The Edgar Kaplan Blue Ribbon Pairs (or simply the Blue Ribbon Pairs) is a national bridge championship held at the fall American Contract Bridge League (ACBL) North American Bridge Championship (NABC).
"Enhanced interrogation techniques" or "enhanced interrogation" is a euphemism for the U.S. government's program of systematic torture of detainees by the Central Intelligence Agency (CIA), the Defense Intelligence Agency (DIA), and various components of the U.S. Armed Forces at black sites around the world, including Bagram, Guantanamo Bay, and Abu Ghraib, authorized by officials of the George W. Bush administration.
Eudaimonia (Greek: εὐδαιμονία), sometimes anglicized as eudaemonia or eudemonia, is a Greek word commonly translated as happiness or welfare; however, "human flourishing or prosperity" has been proposed as a more accurate translation.
Eugene Ormandy (born Jenő Blau; November 18, 1899 – March 12, 1985) was an Hungarian-American conductor and violinist, best known for his association with the Philadelphia Orchestra, as its music director.
Explanatory style is a psychological attribute that indicates how people explain to themselves why they experience a particular event, either positive or negative.
In positive psychology, flow, also known colloquially as being in the zone, is the mental state of operation in which a person performing an activity is fully immersed in a feeling of energized focus, full involvement, and enjoyment in the process of the activity.
Harper's Magazine (also called Harper's) is a monthly magazine of literature, politics, culture, finance, and the arts.
An honorary degree, in Latin a degree honoris causa ("for the sake of the honor") or ad honorem ("to the honor"), is an academic degree for which a university (or other degree-awarding institution) has waived the usual requirements, such as matriculation, residence, a dissertation and the passing of comprehensive examinations.
Humanitarianism is an active belief in the value of human life, whereby humans practice benevolent treatment and provide assistance to other humans, in order to better humanity for moral, altruistic and logical reasons.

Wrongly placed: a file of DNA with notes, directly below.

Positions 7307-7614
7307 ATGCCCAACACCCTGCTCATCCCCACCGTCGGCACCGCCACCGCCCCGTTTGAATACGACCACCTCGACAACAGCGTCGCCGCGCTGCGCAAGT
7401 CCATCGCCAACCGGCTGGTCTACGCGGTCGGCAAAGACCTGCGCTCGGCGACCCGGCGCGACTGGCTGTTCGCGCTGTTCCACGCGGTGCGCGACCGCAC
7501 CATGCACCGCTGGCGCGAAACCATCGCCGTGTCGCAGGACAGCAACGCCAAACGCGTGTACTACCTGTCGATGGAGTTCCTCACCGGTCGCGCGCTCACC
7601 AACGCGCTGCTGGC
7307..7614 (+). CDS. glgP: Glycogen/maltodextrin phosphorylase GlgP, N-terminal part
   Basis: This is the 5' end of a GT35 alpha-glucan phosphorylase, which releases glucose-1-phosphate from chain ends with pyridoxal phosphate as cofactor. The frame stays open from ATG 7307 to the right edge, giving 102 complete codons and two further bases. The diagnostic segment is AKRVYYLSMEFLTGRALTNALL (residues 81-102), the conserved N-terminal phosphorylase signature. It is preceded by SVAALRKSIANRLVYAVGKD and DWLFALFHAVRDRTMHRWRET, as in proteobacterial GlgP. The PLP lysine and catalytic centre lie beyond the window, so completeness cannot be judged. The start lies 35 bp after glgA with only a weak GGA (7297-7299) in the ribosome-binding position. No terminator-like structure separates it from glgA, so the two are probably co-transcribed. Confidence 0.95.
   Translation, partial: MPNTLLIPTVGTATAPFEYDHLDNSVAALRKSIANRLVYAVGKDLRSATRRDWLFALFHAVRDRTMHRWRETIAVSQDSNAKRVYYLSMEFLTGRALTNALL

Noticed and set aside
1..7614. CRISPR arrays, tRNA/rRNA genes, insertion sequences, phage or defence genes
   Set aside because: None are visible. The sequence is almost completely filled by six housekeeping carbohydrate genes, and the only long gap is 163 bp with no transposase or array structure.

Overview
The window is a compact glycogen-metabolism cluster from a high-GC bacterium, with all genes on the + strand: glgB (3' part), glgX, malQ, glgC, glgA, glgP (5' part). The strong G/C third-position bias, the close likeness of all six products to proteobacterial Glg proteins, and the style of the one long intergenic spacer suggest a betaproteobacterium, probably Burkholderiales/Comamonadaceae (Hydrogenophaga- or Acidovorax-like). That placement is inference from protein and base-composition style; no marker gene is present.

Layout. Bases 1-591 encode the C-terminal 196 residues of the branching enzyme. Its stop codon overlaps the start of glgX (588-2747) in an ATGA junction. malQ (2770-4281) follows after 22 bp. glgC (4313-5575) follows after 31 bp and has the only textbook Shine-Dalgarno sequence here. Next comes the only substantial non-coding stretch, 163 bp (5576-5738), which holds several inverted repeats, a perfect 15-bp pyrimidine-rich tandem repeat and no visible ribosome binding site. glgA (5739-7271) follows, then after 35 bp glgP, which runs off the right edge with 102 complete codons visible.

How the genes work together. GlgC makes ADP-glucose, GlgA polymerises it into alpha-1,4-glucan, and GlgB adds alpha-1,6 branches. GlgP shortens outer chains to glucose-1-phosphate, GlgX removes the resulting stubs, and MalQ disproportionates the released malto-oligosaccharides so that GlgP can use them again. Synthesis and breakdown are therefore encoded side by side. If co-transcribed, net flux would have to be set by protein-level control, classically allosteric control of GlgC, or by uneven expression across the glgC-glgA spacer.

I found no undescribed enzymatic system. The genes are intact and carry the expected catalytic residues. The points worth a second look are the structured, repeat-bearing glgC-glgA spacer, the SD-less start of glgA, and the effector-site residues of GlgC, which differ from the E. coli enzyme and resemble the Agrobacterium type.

James Elmer Mitchell (born 1952) is a psychologist and former member of the United States Air Force.
Jeremy Dickson Paxman (born 11 May 1950) is a British broadcaster, journalist, and author.
The Joint Personnel Recovery Agency (JPRA) is a Chairman's Controlled Activity and is designated as DoD's office of primary responsibility for DoD-wide personnel recovery (PR) matters, less policy.
Justice is the legal or philosophical theory by which fairness is administered.
Learned helplessness is behavior typical of an animal and occurs where the subject endures repeatedly painful or otherwise aversive stimuli which it is unable to escape or avoid.
This is a list of famous Jewish psychologists.
Lyn Yvonne Abramson (born February 7, 1950) is a professor of psychology at the University of Wisconsin–Madison.
Major depressive disorder (MDD), also known simply as depression, is a mental disorder characterized by at least two weeks of low mood that is present across most situations.
A mental disorder, also called a mental illness or psychiatric disorder, is a behavioral or mental pattern that causes significant distress or impairment of personal functioning.
A mnemonic (the first "m" is silent) device, or memory device, is any learning technique that aids information retention or retrieval (remembering) in the human memory.